Research shows that longer treatment stays tend to result in better outcomes.1 Therefore, 90 day rehab would be best, followed by 60 day rehab and then 30 day rehab.
However, every person has different needs, the severity of substance misuse, support, risk factors, and motivation to change. The length of the program right for you may not be suitable for someone else. The list below can indicate that you need a longer treatment stay:15
- Severe withdrawal symptoms
- Previous relapses
- Personal problems related to substance misuse
- Broken relationships due to substance misuse
- Lack of support for recovery
- Mental health disorders left untreated
Find the Right Rehab for You
When you start searching for inpatient rehab, consider the following:
- Do you need medication to help with withdrawal symptoms?
- Do you qualify for MAT (opioid or alcohol addiction)
- Which behavioral therapies do they offer?
- How do they measure treatment progress?
- How much does the program cost?
- Does the program accept your insurance?
- What is expected of participants?
- Who will be on the treatment team?
If you are ready to find the right 30 day rehab, 60 day rehab, or 90 day rehab for you, we can help. Call us at 800-838-1752 (Who Answers?) to be connected with a treatment support specialist who can help you find a program.
- National Institute of Drug Abuse. (2020). Principles of Effective Treatment.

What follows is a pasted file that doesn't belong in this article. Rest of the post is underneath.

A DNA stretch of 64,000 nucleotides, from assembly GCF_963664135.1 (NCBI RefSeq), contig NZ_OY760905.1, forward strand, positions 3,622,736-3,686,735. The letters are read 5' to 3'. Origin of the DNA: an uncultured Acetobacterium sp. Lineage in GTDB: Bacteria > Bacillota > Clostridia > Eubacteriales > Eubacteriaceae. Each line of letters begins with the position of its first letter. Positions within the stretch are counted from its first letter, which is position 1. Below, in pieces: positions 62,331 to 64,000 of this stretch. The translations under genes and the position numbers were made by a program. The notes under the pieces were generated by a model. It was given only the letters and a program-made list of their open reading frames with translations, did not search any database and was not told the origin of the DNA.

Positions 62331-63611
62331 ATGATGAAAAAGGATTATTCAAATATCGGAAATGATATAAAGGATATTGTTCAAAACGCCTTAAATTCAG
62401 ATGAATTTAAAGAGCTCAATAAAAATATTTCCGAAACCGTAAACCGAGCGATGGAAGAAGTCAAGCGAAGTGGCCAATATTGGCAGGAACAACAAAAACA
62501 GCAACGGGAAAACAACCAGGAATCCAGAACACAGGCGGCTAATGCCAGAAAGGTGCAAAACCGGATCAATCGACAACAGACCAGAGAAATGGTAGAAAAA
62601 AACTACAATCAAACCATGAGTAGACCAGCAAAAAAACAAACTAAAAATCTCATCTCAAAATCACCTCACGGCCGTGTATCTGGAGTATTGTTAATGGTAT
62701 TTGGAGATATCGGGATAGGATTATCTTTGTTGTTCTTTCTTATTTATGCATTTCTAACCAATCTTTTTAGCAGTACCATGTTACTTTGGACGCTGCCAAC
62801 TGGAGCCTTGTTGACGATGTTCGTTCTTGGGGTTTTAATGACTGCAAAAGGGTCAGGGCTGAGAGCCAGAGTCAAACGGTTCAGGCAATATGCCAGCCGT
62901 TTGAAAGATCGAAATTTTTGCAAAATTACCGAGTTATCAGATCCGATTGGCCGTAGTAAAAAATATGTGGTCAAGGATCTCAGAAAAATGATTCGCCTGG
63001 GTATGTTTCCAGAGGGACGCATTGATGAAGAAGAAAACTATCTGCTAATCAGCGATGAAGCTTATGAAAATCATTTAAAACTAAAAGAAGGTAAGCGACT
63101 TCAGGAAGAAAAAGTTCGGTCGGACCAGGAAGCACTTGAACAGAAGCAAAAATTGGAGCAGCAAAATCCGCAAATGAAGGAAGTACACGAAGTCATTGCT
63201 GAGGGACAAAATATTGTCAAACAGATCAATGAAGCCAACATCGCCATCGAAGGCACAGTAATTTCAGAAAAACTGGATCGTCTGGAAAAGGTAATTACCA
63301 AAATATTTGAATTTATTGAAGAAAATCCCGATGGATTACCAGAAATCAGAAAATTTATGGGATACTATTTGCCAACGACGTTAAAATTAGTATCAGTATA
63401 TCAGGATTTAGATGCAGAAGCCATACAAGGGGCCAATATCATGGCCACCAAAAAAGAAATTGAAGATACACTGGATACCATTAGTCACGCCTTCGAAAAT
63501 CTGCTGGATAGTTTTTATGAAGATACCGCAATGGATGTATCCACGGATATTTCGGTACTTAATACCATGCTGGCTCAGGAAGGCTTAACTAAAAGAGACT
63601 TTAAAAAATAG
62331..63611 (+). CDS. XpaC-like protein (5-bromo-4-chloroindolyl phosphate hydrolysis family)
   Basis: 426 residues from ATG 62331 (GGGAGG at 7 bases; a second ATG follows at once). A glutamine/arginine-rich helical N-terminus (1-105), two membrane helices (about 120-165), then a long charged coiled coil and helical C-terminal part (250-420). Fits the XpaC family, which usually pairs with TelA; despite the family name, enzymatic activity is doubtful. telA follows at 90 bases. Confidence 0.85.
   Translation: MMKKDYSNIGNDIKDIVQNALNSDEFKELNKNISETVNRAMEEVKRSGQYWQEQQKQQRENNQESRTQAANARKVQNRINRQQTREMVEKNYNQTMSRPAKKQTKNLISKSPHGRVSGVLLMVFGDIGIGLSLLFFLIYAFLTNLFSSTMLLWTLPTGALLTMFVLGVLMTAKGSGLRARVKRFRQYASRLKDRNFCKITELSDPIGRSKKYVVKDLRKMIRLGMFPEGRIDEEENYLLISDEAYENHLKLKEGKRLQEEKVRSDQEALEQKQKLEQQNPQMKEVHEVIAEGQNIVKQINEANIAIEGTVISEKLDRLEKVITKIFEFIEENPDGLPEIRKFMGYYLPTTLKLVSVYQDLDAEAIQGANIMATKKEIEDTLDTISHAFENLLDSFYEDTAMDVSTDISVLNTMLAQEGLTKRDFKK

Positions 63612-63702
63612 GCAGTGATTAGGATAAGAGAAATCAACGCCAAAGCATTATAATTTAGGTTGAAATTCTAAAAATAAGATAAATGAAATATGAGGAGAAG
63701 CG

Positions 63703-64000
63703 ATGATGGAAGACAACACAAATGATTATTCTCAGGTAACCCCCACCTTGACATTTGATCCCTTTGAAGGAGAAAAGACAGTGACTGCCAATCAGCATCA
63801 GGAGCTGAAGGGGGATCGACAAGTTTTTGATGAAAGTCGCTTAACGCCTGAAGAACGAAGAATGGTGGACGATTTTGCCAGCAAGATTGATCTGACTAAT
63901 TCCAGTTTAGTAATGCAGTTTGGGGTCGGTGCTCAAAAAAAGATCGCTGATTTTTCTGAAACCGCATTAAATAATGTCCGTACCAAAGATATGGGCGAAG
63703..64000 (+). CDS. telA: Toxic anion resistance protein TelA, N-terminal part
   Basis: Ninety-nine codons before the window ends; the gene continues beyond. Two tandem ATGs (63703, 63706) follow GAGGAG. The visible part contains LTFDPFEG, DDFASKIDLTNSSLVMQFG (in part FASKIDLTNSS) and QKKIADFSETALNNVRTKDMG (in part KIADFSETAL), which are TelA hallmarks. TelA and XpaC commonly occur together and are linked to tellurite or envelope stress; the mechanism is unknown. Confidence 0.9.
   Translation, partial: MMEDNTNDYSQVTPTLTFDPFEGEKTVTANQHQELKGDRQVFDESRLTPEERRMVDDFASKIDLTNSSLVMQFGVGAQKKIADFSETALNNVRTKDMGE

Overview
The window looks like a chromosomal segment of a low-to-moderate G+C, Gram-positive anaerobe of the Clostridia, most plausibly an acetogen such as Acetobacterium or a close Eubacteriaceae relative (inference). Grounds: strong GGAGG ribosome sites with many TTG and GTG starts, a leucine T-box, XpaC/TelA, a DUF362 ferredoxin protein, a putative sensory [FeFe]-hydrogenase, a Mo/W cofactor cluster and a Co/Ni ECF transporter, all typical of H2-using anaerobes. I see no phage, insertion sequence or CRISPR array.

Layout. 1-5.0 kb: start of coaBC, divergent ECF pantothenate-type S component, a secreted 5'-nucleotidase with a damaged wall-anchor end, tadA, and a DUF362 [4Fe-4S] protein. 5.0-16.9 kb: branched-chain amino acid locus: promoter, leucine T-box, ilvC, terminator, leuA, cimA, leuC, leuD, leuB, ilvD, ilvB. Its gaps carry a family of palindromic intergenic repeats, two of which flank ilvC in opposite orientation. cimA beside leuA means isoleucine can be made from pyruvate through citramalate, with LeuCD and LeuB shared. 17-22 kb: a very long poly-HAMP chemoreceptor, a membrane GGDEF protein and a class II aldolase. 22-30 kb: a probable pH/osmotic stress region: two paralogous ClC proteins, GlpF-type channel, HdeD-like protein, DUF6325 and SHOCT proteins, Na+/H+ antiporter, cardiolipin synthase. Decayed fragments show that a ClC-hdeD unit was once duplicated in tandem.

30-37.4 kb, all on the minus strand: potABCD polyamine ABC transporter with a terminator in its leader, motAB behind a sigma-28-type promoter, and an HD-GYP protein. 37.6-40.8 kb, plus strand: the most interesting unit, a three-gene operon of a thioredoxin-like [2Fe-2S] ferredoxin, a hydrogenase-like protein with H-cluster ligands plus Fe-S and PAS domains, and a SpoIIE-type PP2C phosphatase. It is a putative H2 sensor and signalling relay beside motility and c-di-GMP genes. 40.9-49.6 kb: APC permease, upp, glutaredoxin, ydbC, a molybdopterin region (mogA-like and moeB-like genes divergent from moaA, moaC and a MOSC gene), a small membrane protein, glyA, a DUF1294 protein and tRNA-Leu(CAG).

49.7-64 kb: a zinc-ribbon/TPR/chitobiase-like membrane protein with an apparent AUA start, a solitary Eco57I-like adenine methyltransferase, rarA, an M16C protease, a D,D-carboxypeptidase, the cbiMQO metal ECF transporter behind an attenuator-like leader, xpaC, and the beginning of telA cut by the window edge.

- Substance Abuse and Mental Health Services Administration. (2022). Medication-Assisted Treatment (MAT).
- Donovan, D. M., Ingalsbe, M. H., Benbow, J., & Daley, D. C. (2013). 12-Step Interventions and Mutual Support Programs for Substance Use Disorders: An Overview. Social Work in Public Health, 28(3-4), 313-332.
- Abraham, A. J., Andrews, C. M., Grogan, C. M., D’Aunno, T., Humphreys, K. N., Pollack, H. A., & Friedmann, P. D. (2017). The Affordable Care Act Transformation of Substance Use Disorder Treatment. American Journal of Public Health, 107(1), 31-32.
- National Institute on Alcohol Abuse and Alcoholism. (2022). What to Know About Alcohol Treatment: What About Costs and Insurance?
- Kiluk, B. D., & Carroll, K. M. (2013). New Developments in Behavioral Treatments for Substance Use Disorders. Current Psychiatry Reports, 15(12), 420.
- UCLA Semel Institute for Neuroscience and Human Behavior. (2022). Post-Acute Withdrawal Symptoms (PAWS).
- National Institute on Drug Abuse. (2020). Drug Misuse and Addiction.
- Yule, A. M., & Kelly, J. F. (2019). Integrating Treatment for Co-Occurring Mental Health Conditions. Alcohol Research: Current Reviews, 40(1), arcr.v40.1.07.
- Substance Use Disorder Treatment and Family Therapy. (2020). Chapter 1—Substance Use Disorder Treatment: Working With Families. Treatment Improvement Protocol (TIP) Series, No. 39. Rockville, MD: Substance Abuse and Mental Health Services Administration (US).
- Noël X, Brevers D, Bechara A. (2013). A Neurocognitive Approach to Understanding the Neurobiology of Addiction. Current Opinions in Neurobiology, 23(4), 632-638.
- Duffy, P., & Baldwin, H. (2013). Recovery Post Treatment: Plans, Barriers, and Motivators. Substance Abuse Treatment, Prevention, and Policy, 8, 6.
- Tracy, K., & Wallace, S. P. (2016). Benefits of Peer Support Groups in the Treatment of Addiction. Substance Abuse and Rehabilitation, 7, 143-154.
- Manuel, J. I., Yuan, Y., Herman, D. B., Svikis, D. S., Nichols, O., Palmer, E., & Deren, S. (2017). Barriers and Facilitators to Successful Transition From Long-Term Residential Substance Abuse Treatment. Journal of Substance Abuse Treatment, 74, 16-22.
- National Institute on Alcohol Abuse and Alcoholism. (2021). Treatment for Alcohol Programs: Finding and Getting Help.